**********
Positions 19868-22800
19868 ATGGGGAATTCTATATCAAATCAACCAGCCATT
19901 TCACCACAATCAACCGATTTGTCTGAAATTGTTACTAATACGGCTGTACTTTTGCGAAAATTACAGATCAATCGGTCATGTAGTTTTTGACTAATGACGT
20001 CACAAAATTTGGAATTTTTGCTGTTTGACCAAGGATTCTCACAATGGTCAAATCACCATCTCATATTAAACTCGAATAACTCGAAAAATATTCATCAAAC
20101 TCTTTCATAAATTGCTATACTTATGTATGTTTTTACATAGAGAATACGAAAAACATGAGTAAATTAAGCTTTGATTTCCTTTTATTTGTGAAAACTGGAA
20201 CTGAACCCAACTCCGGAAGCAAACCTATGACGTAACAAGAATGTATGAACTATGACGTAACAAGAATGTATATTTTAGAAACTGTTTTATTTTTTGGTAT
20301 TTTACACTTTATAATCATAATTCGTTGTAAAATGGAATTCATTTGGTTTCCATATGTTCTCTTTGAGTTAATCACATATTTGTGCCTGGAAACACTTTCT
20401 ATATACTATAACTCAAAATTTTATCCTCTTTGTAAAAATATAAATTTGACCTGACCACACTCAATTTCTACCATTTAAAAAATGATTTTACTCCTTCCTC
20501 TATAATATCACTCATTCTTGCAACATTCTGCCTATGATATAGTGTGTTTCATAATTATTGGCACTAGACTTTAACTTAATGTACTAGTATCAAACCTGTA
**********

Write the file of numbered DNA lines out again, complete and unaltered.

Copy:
Positions 19868-22800
19868 ATGGGGAATTCTATATCAAATCAACCAGCCATT
19901 TCACCACAATCAACCGATTTGTCTGAAATTGTTACTAATACGGCTGTACTTTTGCGAAAATTACAGATCAATCGGTCATGTAGTTTTTGACTAATGACGT
20001 CACAAAATTTGGAATTTTTGCTGTTTGACCAAGGATTCTCACAATGGTCAAATCACCATCTCATATTAAACTCGAATAACTCGAAAAATATTCATCAAAC
20101 TCTTTCATAAATTGCTATACTTATGTATGTTTTTACATAGAGAATACGAAAAACATGAGTAAATTAAGCTTTGATTTCCTTTTATTTGTGAAAACTGGAA
20201 CTGAACCCAACTCCGGAAGCAAACCTATGACGTAACAAGAATGTATGAACTATGACGTAACAAGAATGTATATTTTAGAAACTGTTTTATTTTTTGGTAT
20301 TTTACACTTTATAATCATAATTCGTTGTAAAATGGAATTCATTTGGTTTCCATATGTTCTCTTTGAGTTAATCACATATTTGTGCCTGGAAACACTTTCT
20401 ATATACTATAACTCAAAATTTTATCCTCTTTGTAAAAATATAAATTTGACCTGACCACACTCAATTTCTACCATTTAAAAAATGATTTTACTCCTTCCTC
20501 TATAATATCACTCATTCTTGCAACATTCTGCCTATGATATAGTGTGTTTCATAATTATTGGCACTAGACTTTAACTTAATGTACTAGTATCAAACCTGTA